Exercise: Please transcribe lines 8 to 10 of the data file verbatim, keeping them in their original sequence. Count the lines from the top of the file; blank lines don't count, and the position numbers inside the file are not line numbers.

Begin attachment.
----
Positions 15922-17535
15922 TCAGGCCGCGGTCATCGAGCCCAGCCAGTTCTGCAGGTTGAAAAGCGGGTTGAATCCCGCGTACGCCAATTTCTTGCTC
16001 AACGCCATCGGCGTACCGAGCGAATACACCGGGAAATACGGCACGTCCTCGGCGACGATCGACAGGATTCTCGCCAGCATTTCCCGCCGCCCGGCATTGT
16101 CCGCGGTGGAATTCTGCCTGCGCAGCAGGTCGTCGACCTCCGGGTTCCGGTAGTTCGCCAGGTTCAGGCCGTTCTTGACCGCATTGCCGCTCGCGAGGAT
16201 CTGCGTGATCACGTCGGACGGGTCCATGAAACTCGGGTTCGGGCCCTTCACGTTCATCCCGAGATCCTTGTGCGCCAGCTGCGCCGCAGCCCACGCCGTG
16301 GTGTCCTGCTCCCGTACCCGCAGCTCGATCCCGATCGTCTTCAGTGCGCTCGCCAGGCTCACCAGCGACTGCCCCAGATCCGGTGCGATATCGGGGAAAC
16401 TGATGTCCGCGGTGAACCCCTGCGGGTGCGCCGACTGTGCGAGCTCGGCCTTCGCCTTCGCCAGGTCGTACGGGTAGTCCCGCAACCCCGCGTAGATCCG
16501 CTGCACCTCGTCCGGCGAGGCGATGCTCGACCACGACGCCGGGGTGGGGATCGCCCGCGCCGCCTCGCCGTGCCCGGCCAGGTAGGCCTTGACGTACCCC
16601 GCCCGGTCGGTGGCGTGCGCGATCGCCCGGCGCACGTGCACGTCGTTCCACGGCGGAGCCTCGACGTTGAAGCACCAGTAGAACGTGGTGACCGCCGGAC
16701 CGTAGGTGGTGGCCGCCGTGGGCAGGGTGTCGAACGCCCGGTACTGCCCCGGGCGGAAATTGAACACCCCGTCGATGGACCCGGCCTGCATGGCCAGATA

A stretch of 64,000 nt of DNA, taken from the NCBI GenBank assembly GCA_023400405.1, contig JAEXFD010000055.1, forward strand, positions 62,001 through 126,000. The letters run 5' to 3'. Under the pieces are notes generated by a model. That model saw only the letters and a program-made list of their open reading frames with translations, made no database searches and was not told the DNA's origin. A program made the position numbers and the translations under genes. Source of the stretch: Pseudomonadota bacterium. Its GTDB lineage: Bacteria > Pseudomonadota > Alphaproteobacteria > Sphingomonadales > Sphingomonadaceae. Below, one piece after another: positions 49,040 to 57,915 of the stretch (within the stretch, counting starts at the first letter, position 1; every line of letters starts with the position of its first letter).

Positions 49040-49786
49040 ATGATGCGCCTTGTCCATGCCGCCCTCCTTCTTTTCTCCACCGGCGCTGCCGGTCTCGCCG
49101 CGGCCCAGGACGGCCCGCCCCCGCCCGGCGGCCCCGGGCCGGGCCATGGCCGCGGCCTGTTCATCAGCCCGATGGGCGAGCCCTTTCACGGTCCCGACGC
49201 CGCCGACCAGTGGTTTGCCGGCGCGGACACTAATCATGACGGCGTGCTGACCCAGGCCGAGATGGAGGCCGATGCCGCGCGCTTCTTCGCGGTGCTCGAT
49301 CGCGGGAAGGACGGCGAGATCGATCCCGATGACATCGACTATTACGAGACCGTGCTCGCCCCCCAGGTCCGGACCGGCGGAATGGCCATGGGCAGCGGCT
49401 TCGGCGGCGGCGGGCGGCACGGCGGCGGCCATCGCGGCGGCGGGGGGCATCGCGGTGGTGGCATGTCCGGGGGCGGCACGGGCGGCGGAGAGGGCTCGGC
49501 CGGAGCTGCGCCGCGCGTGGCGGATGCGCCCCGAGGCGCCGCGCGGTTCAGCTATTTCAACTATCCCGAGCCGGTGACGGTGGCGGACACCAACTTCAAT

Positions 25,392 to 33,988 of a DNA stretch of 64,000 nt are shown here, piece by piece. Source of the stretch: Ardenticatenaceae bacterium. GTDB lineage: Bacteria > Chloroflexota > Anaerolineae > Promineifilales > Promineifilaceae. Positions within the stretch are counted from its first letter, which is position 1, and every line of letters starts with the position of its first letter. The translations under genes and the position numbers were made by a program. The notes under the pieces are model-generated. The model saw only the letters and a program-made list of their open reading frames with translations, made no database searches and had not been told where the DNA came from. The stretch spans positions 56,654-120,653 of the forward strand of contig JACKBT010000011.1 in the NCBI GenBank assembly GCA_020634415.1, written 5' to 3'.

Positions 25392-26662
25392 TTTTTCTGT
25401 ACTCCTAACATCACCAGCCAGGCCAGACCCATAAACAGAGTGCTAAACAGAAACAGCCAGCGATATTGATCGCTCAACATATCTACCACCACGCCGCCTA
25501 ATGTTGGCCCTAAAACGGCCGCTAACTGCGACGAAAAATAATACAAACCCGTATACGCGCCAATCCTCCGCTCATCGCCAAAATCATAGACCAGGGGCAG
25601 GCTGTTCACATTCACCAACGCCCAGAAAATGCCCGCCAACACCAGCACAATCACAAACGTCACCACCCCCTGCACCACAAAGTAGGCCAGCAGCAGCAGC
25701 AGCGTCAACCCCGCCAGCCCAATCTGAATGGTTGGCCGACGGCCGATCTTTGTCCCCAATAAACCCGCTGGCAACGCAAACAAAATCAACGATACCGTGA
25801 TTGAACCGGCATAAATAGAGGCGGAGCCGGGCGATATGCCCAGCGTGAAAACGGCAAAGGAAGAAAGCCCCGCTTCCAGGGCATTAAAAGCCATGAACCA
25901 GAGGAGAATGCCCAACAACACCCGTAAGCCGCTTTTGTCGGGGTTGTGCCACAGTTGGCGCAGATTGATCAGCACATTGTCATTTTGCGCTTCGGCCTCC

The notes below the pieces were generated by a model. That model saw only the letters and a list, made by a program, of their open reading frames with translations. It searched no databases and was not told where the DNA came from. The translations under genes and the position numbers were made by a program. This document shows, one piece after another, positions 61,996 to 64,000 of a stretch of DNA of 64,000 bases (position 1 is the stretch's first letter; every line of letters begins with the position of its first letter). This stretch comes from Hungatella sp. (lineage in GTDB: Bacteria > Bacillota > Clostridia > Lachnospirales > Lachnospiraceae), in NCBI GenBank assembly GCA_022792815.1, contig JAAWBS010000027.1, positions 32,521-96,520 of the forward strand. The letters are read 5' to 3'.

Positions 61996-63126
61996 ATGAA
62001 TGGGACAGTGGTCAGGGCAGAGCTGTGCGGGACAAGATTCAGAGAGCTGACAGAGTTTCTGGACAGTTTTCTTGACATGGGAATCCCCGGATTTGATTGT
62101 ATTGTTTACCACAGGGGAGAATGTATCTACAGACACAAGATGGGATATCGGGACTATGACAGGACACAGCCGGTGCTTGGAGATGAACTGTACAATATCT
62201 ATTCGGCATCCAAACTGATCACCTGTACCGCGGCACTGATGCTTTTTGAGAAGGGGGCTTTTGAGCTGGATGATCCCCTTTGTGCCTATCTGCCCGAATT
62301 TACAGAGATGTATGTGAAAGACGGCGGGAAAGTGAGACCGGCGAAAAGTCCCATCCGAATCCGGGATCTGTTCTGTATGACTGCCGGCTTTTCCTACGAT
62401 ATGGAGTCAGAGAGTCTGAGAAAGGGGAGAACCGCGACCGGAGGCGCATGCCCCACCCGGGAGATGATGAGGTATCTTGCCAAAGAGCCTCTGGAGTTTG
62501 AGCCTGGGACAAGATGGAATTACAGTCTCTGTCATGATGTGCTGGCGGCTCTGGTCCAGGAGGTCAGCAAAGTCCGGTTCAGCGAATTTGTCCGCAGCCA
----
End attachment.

16501 CTGCACCTCGTCCGGCGAGGCGATGCTCGACCACGACGCCGGGGTGGGGATCGCCCGCGCCGCCTCGCCGTGCCCGGCCAGGTAGGCCTTGACGTACCCC
16601 GCCCGGTCGGTGGCGTGCGCGATCGCCCGGCGCACGTGCACGTCGTTCCACGGCGGAGCCTCGACGTTGAAGCACCAGTAGAACGTGGTGACCGCCGGAC
16701 CGTAGGTGGTGGCCGCCGTGGGCAGGGTGTCGAACGCCCGGTACTGCCCCGGGCGGAAATTGAACACCCCGTCGATGGACCCGGCCTGCATGGCCAGATA